|Woodward, C - TX A&M UNIVERSITY|
|Ricke, S - TX A&M UNIVERSITY|
Submitted to: Poultry Science
Publication Type: Peer Reviewed Journal
Publication Acceptance Date: February 16, 2006
Publication Date: June 5, 2006
Citation: McReynolds, J.L., Moore, R.W., Kubena, L.F., Byrd II, J.A., Woodward, C.L., Nisbet, D.J., Ricke, S.C. 2006. Effect of various combinations of alfalfa and standard layer diet on susceptibility of laying hens to Salmonella enteritidis during forced molt. Poultry Science. 85:1123-1128. Interpretive Summary: Salmonella bacteria can cause illness and death in humans consuming contaminated poultry products. Poultry eggs may become contaminated with Salmonella after the molting process. In this study, we looked at combining an alfalfa diet or a combination of alfalfa and a corn soy diet for their effectiveness in reducing Salmonella during an induced molt. Supplemental diets such as alfalfa have been shown to help keep the bacterial populations balanced in the gastrointestinal tract during a molt. When the birds were treated with these products, Salmonella was reduced in the bird. This finding is important because it will aid in designing management practices to reduce or prevent contamination of eggs and egg products by Salmonella bacteria.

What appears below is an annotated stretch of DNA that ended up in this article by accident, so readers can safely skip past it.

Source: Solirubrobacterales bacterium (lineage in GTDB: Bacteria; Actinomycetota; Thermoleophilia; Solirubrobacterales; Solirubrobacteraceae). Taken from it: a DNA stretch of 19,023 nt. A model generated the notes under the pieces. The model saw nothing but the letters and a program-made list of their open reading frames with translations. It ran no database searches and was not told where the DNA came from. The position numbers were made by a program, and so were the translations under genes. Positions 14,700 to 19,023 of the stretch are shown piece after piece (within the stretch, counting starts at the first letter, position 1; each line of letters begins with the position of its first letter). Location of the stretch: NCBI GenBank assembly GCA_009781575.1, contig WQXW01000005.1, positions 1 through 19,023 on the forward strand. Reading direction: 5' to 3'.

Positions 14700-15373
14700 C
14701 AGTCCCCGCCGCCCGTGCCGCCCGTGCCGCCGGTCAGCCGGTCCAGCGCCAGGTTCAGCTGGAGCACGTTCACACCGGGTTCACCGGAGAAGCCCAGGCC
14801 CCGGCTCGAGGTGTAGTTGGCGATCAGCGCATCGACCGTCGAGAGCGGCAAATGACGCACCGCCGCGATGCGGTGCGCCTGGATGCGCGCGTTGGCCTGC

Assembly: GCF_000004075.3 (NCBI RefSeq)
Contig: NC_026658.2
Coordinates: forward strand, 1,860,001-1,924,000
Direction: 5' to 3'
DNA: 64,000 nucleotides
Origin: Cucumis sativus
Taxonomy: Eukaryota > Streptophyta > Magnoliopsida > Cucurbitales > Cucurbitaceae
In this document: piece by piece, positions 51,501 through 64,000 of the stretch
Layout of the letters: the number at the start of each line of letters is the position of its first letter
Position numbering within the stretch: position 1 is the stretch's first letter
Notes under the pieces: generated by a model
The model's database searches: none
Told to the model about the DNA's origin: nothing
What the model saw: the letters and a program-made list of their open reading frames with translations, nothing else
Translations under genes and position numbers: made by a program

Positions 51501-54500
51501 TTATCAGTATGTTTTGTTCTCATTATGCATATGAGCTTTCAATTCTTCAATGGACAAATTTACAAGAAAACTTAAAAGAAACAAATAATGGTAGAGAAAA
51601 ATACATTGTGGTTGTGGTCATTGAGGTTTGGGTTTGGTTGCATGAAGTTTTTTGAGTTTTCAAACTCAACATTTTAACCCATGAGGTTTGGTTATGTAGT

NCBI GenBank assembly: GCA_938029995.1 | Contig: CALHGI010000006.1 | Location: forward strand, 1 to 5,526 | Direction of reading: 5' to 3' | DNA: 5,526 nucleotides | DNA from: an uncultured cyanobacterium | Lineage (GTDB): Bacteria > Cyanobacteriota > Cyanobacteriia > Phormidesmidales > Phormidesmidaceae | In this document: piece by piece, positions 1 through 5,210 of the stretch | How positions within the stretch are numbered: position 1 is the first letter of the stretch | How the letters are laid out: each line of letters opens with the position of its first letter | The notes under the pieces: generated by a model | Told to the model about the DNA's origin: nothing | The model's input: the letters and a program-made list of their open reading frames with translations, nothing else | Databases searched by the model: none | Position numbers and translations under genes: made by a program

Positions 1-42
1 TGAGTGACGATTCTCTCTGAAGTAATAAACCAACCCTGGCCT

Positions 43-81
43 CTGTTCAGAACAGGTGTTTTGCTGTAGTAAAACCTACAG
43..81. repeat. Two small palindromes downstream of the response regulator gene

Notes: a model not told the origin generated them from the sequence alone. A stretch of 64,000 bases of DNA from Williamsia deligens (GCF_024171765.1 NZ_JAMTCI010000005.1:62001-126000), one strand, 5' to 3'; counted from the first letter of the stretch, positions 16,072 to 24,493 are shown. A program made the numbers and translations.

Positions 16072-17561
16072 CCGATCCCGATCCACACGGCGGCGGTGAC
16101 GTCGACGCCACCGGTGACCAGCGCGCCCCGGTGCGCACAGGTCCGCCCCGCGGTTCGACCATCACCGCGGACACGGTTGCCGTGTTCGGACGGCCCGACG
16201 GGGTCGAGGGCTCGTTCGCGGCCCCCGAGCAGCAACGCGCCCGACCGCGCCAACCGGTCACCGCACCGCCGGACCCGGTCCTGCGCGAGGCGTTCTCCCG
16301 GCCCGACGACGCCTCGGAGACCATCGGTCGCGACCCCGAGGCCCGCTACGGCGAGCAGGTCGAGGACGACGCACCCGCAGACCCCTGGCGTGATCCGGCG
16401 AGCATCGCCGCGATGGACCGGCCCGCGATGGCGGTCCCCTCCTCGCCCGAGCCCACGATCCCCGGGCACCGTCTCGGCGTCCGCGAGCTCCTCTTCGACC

Technical Abstract: Feed deprivation is commonly used by the poultry industry to induce molting and stimulate multiple egg-laying cycles. However, feed deprivation has been observed to increase susceptibility to Salmonella infections. Previous studies indicated that alfalfa was efficacious in reducing Salmonella; the present investigation was designed to evaluate the efficacy of combined alfalfa and layer diets on Salmonella colonization. Leghorn hens over 50 wk of age were divided into groups of 12 hens and placed in individual laying cages. One wk prior to dietary changes, hens were put on an 8-h light and 16 h-dark photoperiod that continued for the 9-day experiment. Hens were challenged orally with 10**4 cfu of Salmonella enteritidis (SE) on d 4 of treatment, and cultured for SE at the termination of the study (d 9). Two independent experiments were run consisting of the following treatment groups: non-fed hens (NF), full-fed standard commercial layer diet (FF), 100% alfalfa meal diet (ALF), a 90% alfalfa meal/10% standard commercial layer diet (ALF90), a 70% alfalfa meal/30% standard commercial layer diet (ALF70). When evaluating SE colonization in the ceca (Exp.1) a reduction (P < 0.05) was seen in the ALF and ALF70 treatment groups compared to the controls with Log10 values of 0.54, 0.44 and 2.82 respectively. When evaluating physiological parameters the alfalfa treatment groups had reductions (P < 0.05) in weight loss, ovary weight and feed consumption when compared to the FF hens and these results where comparable to the NF hens. In Exp.2 all of the treatment groups had a reduction (P < 0.05) in SE colonization of the ceca. There were also similar physiological reductions (P < 0.05) in weight loss, ovary weight and feed consumption when birds were fed the alfalfa diets in Exp 2. These data suggest that alfalfa can potentially be combined with layer ration to limit SE infection and still induce a molt comparable to feed withdrawal.